Basketball inventor James Naismith hoped his work could 'win men for the Master'

by Tobin Perry |

(Wikipedia/Creative Commons)This statue of James Naismith and his legendary peach basket, sits in Ontario, Canada. It was dedicated in July of 2011.

SPRINGFIELD, Mass. (Christian Examiner)—As much of the nation turns its eyes this month to college basketball and March Madness, fans will watch a game its founder—an ordained Christian minister—intended, at least in part, as a missionary endeavor.

"Naismith's goals in life, as he stated on his application to the International YMCA Training School, were to try to help 'win men for the Master,' to build character and to be an example for the men," said Michael Zogby, a University of Kansas religion professor who has been doing research on the role of religion in the rise of basketball

The game Naismith invented nearly 125 years ago at that YMCA has become nothing short of a global phenomenon.

The average NBA team is worth more than $1.5 billion. More than 400 million people globally follow the NBA, the highest professional level of the sport.  The NCAA Basketball Championship tournament (aka "March Madness")—a 68-team, three-week maddening rush to crown a college champion— generated 350 million Twitter and Facebook impressions last year.

More than 60 million people—including President Barak Obama—filled out a bracket in an attempt to predict the eventual winner last year. An unimaginable 80.7 million people worldwide watched the tournament online last year through NCAA March Madness Live.

Yet the global Goliath that has become the game of basketball began with an unlikely, unassuming David.

Raised by his grandmother after he was orphaned at age 9, Naismith became a high-school dropout. After joining his uncle in the lumber industry, he became a regular patron at a local bar.

"Naismith’s goals in life, as he stated on his application to the International YMCA Training School, were to try to help 'win men for the Master,' to build character and to be an example for the men."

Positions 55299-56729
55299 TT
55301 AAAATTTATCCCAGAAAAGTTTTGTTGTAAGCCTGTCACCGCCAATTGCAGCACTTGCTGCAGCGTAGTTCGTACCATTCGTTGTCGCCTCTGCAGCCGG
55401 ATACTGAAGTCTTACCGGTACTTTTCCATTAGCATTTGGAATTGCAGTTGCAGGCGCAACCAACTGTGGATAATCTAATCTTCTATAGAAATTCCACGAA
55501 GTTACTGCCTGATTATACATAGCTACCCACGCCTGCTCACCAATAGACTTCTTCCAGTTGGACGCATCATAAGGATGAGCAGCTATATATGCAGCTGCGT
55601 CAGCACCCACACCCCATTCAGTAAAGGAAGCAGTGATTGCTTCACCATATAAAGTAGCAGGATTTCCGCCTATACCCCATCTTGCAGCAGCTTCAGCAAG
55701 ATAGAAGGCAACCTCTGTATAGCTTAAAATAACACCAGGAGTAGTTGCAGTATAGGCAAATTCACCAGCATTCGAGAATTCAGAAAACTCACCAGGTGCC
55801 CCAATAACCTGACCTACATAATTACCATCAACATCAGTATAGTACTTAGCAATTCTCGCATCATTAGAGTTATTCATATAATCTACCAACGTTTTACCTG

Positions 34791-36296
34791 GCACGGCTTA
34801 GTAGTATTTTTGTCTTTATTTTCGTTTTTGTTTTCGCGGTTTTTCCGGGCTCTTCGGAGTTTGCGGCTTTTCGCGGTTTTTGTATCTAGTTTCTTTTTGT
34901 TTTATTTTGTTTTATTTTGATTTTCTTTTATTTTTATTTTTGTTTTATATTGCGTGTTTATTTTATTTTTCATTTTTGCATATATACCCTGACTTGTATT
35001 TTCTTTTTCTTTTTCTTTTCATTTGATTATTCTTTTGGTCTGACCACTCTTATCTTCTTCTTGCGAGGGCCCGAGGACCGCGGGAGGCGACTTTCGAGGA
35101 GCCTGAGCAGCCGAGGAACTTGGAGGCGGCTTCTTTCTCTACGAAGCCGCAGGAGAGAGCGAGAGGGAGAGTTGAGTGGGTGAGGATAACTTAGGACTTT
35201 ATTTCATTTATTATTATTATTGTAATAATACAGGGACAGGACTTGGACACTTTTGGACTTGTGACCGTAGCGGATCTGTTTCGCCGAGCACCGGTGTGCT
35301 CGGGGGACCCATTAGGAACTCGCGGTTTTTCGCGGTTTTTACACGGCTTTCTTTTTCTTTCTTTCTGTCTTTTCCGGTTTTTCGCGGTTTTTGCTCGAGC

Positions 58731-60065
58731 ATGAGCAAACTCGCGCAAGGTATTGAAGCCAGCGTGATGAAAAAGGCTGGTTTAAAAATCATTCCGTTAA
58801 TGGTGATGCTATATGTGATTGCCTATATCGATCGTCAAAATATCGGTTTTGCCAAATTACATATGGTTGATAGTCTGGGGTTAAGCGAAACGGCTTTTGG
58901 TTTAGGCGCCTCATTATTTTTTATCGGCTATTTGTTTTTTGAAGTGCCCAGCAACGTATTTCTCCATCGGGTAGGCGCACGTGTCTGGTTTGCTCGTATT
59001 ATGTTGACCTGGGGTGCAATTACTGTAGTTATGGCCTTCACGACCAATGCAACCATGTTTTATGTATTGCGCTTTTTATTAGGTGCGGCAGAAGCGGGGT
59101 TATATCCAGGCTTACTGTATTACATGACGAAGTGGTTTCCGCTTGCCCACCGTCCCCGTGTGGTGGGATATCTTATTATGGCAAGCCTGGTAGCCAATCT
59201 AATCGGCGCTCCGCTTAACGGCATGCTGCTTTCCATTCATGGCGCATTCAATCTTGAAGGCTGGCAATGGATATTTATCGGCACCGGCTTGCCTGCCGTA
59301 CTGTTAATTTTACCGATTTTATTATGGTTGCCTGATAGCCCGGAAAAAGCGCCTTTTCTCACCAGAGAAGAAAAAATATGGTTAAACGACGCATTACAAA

- Michael Zogby

"The story in our family is he was at a bar on payday drinking too much," grandson Jim Naismith said of his now famous grandfather. "A man asked, 'Are you Margaret's son?' He said, 'Yes.' 'She'd roll over in her grave if she saw you now,' the man said."

That conversation became a transformational event for the Ontario, Canada, native. He went back to college and got a physical education degree and then a theological degree from Montreal's Presbyterian College.

Feeling like he could better serve God through physical education than a pulpit, Naismith moved to Springfield, Mass., in 1891 to become a graduate student and instructor at the International YMCA Training School.

When a blizzard rolled through New England in the winter of 1891, the school's students were stuck inside and acting out. The school's director asked Naismith to invent a game that could be played inside and would focus the energies of the school's young men.

"Something had to be done. One day I had an idea," Naismith told a New York radio station in 1939. "I called the boys to the gym and divided them into two teams of nine and gave them an old soccer ball. I showed them two peach baskets I had nailed at each end of the gym, and I told them the idea was to throw the ball into the other team's peach basket."

That part of the story is widely known. Zogby's research has shed light on the lesser-known religious connections to the story.

"Less well-known is that his game also was meant to help build Christian character and to inculcate certain values of the muscular Christian movement," Zogby said in a University of Kansas press release.

Made famous by President Teddy Roosevelt, "Muscular Christianity" was a movement particularly popular from 1880 to 1920 that tied physical health to "manliness" and spiritual health. At the core of Naismith's ministry was a commitment to developing the Christian character of young men.

"His approach was to put Christianity out there in front of people and try to influence them through positive character development, but he reserved his formal preaching for when he was a guest minister at area churches," Zogby said.

Seven years after he invented basketball, Naismith was hired by the University of Kansas, where he worked as its basketball coach, athletic director and teacher. To date he is the only University of Kansas coach with a losing record. Nearly all of the most significant coaches in 125 years of basketball history trace their coaching lineage back to Naismith, from Forest "Phog" Allen to Adolph Rupp to Dean Smith to Larry Brown to Greg Popovich.  

Naismith also served as a U.S. Army chaplain during World War I, a service he continually placed at the top of his list of most significant accomplishments.

Late in life when Naismith penned the book "Basketball: Its Origin and Development" in 1941, Naismith appeared satisfied that the sport he invented a half century earlier had met the spiritual goals he originally set out for it.

Naismith wrote: "Whenever I witness games in a church league, I feel that my vision, almost half a century ago, of the time when the Christian people would recognize the true value of athletics, has become a reality."